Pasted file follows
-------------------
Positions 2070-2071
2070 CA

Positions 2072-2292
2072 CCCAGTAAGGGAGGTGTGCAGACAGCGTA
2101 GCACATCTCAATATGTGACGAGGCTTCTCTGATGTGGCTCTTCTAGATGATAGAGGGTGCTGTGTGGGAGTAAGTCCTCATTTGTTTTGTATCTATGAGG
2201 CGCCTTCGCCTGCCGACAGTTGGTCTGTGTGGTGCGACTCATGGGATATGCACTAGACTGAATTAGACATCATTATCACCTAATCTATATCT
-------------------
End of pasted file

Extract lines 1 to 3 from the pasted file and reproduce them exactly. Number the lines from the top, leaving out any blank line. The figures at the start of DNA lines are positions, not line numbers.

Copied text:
Positions 2070-2071
2070 CA

Positions 2072-2292